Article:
Power BI Visuals

Ayesha Mangera
April 13, 2022

Data is new currency. According to Statista, the total amount of data consumed globally in 2021 was 79 zettabytes, an annual number projected to grow to over 180 zettabytes by 2025.

FYI, there are 21 zeros in a zettabyte. [Source: DOMO]

As a result, most organisations use Business Intelligence tools to visualise data. Power BI is one of the best visualisation tools to get the data from various sources and find valuable patterns.

Power BI has many charts and visuals to present data effectively. Some are Defaults which you can find in the Visualisations pane, and you can add more by clicking on three dots which are called AppSource visuals. These visuals are created by Microsoft and Microsoft partners and are tested and validated by the AppSource validation team. You can also develop your own Custom visuals in Power BI.

It is important that you choose an effective visualisation to ensure that you display the data in the best way possible. Below are some of the different types of visualisations that are available within the Power BI Desktop.

Stacked and Clustered Bar and Column Chart: Bar chart/column charts are one of the most used visualisations. Bar chat is the best option if you have to illustrate comparisons of the data by categories, subcategories and time-based analysis. The stacked format will stack the information items on top of each other. In Power BI, it’s effortless to add Min, Max, Median or Percentile lines. I will cover the formatting options in my future blog.

Pie chart, Donut Chart and Treemaps: Pie chart, Donut chart, and Treemap visualisations show you the relationship of parts to the whole by dividing the data into segments. From a data analysis perspective, these charts are not useful because interpreting the data that they present can be difficult. E.g. 20% and 25% segments might look the same and confuse the audience.

However, these charts are often used for aesthetic reasons due to the colourful segments that they display. These charts are best suited for illustrating percentages, such as the top five sales by product or country, or any other available categories.

The pie chart is a solid circle, whereas the Donut chart has a centre that is blank and allows space for a label or icon.

Pie charts and Donut charts present data by dividing it into slices, while the Treemap visualisation displays data as a set of nested rectangles. Each level of the hierarchy is represented by a coloured rectangle containing smaller rectangles. The space inside each rectangle is allocated based on the value that is being measured. The rectangles are arranged in size from top left (largest) to bottom right (smallest).

Line/Area Chart: The line chart and area chart visualisations are beneficial in helping you present trends over time. The basic area chart is based on the line chart, with the area between axis and line filled in. The main difference between these two chart types is that the area chart highlights the magnitude of change over time.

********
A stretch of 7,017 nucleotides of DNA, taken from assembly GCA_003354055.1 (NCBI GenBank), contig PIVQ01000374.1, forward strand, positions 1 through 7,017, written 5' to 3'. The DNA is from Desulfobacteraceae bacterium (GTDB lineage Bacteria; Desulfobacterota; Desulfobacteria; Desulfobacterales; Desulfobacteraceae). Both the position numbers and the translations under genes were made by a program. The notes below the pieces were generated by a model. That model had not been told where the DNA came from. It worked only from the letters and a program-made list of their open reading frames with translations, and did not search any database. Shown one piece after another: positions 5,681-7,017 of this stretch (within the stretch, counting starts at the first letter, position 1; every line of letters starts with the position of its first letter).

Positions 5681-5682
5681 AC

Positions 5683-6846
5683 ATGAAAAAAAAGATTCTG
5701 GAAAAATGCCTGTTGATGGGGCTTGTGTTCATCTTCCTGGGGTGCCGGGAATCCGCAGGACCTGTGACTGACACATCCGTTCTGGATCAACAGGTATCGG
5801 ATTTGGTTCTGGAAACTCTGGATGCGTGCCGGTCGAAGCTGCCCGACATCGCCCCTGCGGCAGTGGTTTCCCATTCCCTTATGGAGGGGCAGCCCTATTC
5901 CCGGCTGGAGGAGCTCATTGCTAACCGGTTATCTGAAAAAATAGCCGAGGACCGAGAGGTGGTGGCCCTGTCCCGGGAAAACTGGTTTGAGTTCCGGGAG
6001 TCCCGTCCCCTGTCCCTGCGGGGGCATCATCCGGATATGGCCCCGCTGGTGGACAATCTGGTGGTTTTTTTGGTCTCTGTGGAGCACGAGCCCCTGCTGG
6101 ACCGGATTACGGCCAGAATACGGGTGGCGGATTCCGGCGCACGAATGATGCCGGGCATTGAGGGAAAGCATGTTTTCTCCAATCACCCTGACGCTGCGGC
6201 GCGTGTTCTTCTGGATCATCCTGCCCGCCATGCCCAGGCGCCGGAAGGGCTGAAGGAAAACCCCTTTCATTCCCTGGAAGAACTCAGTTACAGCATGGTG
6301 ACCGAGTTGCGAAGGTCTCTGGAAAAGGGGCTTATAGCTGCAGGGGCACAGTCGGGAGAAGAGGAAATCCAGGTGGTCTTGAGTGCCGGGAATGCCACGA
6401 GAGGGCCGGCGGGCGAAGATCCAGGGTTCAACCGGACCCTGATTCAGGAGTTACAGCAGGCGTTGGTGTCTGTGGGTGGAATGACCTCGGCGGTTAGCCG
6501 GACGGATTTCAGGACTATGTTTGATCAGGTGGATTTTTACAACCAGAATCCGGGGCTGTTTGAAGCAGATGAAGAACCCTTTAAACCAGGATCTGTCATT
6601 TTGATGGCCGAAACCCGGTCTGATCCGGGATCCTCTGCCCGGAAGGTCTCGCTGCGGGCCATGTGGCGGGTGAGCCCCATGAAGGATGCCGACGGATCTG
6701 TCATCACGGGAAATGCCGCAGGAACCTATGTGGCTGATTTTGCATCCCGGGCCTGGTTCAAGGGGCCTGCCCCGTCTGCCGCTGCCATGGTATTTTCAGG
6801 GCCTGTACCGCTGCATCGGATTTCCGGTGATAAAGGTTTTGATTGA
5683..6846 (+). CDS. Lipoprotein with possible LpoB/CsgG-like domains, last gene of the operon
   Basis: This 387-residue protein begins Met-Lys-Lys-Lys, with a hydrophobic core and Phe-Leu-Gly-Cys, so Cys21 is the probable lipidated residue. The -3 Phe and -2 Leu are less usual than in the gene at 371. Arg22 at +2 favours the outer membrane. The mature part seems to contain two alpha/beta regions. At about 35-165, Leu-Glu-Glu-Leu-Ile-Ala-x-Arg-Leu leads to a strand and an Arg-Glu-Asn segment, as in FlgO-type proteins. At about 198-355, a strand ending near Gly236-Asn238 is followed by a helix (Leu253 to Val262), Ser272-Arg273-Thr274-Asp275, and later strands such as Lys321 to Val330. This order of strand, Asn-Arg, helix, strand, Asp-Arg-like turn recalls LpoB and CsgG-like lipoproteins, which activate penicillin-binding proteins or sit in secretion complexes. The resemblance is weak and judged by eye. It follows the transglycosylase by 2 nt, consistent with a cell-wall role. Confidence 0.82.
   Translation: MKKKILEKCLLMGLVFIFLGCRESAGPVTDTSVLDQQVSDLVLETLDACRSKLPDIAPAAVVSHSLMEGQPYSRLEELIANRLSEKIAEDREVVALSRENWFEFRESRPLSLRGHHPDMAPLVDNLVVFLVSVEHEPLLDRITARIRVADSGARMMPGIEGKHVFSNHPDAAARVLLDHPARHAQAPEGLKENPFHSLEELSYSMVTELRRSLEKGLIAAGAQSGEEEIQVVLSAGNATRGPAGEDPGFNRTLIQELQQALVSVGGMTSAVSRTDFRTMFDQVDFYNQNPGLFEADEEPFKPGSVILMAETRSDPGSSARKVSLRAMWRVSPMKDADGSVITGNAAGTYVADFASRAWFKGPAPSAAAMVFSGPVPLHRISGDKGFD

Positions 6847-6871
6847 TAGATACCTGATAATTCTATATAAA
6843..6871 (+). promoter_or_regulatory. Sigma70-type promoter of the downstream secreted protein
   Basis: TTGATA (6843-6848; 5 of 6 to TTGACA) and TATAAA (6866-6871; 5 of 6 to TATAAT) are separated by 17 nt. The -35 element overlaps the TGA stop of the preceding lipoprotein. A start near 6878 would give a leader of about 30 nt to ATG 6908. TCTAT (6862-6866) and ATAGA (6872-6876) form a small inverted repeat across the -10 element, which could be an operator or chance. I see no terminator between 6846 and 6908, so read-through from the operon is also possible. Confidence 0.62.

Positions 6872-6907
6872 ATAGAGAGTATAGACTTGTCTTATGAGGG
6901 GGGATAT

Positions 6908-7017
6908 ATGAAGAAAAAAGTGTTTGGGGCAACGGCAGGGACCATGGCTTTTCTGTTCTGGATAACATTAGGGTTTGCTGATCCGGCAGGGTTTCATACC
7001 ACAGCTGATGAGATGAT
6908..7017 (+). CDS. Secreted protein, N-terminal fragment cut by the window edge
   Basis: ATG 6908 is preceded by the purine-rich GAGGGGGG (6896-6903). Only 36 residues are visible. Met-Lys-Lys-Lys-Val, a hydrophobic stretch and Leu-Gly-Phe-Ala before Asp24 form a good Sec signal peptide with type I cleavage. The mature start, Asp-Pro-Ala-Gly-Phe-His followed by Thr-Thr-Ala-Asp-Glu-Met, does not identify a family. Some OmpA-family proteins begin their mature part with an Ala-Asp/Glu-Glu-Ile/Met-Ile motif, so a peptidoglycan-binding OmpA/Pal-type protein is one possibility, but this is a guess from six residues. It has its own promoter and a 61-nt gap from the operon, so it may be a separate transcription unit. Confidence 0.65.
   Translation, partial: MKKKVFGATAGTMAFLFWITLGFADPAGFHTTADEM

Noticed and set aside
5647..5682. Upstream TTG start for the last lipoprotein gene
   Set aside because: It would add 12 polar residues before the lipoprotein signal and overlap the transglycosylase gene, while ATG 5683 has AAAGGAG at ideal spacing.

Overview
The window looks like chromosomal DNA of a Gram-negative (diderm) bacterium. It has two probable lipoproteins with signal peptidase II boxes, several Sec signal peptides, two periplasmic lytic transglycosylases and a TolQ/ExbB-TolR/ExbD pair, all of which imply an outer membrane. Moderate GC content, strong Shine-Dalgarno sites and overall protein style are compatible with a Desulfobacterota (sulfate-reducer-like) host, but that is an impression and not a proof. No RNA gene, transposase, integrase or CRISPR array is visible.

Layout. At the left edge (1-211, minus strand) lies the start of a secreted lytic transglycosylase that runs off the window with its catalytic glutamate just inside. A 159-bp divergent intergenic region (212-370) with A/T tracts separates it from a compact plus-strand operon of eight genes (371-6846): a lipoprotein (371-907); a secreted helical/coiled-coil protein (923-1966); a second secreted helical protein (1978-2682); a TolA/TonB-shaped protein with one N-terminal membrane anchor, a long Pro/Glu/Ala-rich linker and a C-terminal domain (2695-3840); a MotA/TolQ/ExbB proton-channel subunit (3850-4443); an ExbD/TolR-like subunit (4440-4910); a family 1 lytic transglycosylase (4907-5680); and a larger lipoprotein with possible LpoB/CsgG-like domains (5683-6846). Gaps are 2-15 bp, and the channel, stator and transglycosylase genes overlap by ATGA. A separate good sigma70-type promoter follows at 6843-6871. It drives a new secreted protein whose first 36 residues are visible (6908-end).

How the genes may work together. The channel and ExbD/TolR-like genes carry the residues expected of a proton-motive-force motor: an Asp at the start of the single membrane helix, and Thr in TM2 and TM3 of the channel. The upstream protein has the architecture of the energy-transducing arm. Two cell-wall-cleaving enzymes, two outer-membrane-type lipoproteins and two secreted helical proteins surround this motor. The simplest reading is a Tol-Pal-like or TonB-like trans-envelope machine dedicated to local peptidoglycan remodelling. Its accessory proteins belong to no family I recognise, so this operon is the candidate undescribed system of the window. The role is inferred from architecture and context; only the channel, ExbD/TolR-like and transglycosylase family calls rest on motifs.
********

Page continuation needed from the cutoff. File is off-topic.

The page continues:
Power BI also have a forecasting feature which can be found under Analytics in the Visualisation pane.

Matrix/Table: The table is a grid that contains related data in a logical series of rows and columns. The table supports two dimensions, and it can also have headers and a row for totals.

The Matrix visualisation looks similar to the table visualisation; however, it allows you to select one or more elements (rows, columns, values) in the matrix to cross-highlight other visuals on the report page.

Combo Chart: The combo chart visualisation is a combination of a column chart and a line chart that can have one or two Y axes. A combination of charts allows you to compare multiple measures in a single graph and save space on the report page.

Card Visualisation: The card visualisation displays a single value (data point). It is the best option to show important statistics such as total sales, total customers, margin% or latest order date.

The multi-row card visualisation displays one or more data points, with one data point for each row. One drawback of using the multi-row card is that you can’t remove decimals currently.

Scatter plot: The scatter chart is used when you will have to show two numerical values, one set on X-axis and another on the Y-axis. It allows you to show outliers/anomalies, relationships between two numerical values, and patterns in large amounts of data using trend/ratio/median line.

In the below chart, you can see some of the products are making more sales. These can help you analyse and understand data more by breaking them by country/region. From that, you can make better business decisions like logistics, costs etc…

KPI/Gauge: KPI (Key Performance Indicator) and Gauge charts can show the progress that is being made toward a goal or target value.

Funnel Chart: The funnel visualisation displays a linear process that has sequential connected stages, where items flow sequentially from one stage to the next.

Funnel charts are most often seen in business or sales contexts. For example, they are useful for representing a workflow, such as moving from a sales lead to a prospect, through to a proposal and sale.

Slicers: A slicer is a standalone chart that can be used to filter the other visuals on the page. Slicers come in many different formats (category, range, date, etc.) and can be formatted to allow the selection of only one, many, or all of the available values.

I hope you learned something new today. My next blog will be on the hidden slicer panel.

Haere rā

Ayesha Mangera is a Data Analyst and a new member of our Optimal BI whānau. She is passionate about data and learning new tools and technology. We are lucky to have her.

Connect with Ayesha on LinkedIn or read her other blogs here.

Copyright © 2019 OptimalBI LTD.